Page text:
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Free software as defined by FSF. Are its standard libraries free/open source? Is its implementation free/open source? Which parts of it are not free/open source? Any other relevant information.

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marked as duplicate by MichaelT, durron597, GlenH7, Ixrec, Dan Pichelman Oct 16 '15 at 21:34

This question has been asked before and already has an answer. If those answers do not fully address your question, please ask a new question.

At some point, rms raised the issue of the Java Trap - in analogy with the Javascript Trap. The headnote to the article tells us that currently most of the issues raised are resolved, so I think it's safe to assume that Java is free software as defined by FSF. There are some Java related core technologies that are still not floss, an some are identified at the same article. But for everything you use, make sure you check its licence regardless. – Yannis Dec 18 '11 at 20:49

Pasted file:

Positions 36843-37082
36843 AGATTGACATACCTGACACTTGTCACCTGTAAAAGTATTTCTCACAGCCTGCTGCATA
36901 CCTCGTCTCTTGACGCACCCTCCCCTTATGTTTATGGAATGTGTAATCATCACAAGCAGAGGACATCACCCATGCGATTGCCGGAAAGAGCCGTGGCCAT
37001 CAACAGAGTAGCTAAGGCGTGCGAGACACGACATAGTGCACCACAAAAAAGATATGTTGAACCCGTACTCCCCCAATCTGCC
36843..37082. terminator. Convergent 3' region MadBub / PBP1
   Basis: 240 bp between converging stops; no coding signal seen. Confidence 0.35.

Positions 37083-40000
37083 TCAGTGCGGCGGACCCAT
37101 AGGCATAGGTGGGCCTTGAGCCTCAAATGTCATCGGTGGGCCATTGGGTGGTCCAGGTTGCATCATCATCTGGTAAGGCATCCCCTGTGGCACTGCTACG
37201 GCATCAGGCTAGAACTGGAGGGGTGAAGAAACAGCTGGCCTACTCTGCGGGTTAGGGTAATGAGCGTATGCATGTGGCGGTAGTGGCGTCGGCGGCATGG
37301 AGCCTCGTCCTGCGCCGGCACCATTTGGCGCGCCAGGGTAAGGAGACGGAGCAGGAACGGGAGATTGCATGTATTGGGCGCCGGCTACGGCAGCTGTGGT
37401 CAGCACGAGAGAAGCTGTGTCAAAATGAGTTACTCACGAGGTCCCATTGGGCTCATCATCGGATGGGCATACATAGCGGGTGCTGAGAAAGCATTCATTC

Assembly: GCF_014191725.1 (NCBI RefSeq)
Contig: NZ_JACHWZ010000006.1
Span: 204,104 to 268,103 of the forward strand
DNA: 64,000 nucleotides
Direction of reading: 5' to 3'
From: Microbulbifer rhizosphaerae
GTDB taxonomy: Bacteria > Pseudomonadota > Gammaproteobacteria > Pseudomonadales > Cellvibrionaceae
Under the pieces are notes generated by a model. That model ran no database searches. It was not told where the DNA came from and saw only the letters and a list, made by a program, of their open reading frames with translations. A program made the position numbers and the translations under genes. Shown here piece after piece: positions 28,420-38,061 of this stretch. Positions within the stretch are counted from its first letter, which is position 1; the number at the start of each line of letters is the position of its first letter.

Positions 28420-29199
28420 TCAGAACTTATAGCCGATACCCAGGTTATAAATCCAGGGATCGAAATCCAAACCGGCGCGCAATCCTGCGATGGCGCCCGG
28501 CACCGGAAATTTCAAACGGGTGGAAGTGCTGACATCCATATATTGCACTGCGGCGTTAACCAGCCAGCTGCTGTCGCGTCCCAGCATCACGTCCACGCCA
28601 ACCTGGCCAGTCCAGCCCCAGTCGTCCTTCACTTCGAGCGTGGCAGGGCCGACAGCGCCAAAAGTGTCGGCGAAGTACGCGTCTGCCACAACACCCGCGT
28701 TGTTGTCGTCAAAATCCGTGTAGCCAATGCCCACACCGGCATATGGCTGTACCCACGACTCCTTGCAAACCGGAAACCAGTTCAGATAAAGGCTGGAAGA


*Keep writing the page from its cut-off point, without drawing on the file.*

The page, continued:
up vote 11 down vote accepted

Java itself has been opened sourced, so in that respect it is free.

Some library implementations are open source, some are not. The ones from Sun have been opened sourced with the rest of the language.

As for the software you write - that's up to you.

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@Andrew Dalke - Thanks for finding the link :) – Oded Dec 18 '11 at 17:46
It's very, very close. There is an outstanding issue with the TCK licensing (which makes it difficult to have non-GPL OSS derivatives of Java called Java), but the situation has improved a great deal, some kudos to Sun and then Oracle on that one (+ a lot of good community work) – Martijn Verburg Dec 19 '11 at 11:05
But Oracle's JVM is not open source - is that correct? – MarkJ Oct 24 '12 at 8:55
Oracle is making OpenJDK the primary implementation, they have closed source additions/versions, too,though. If they stick to their word long-time this will only be enterprise special purpose things most users won't need. – johannes Oct 24 '12 at 11:58

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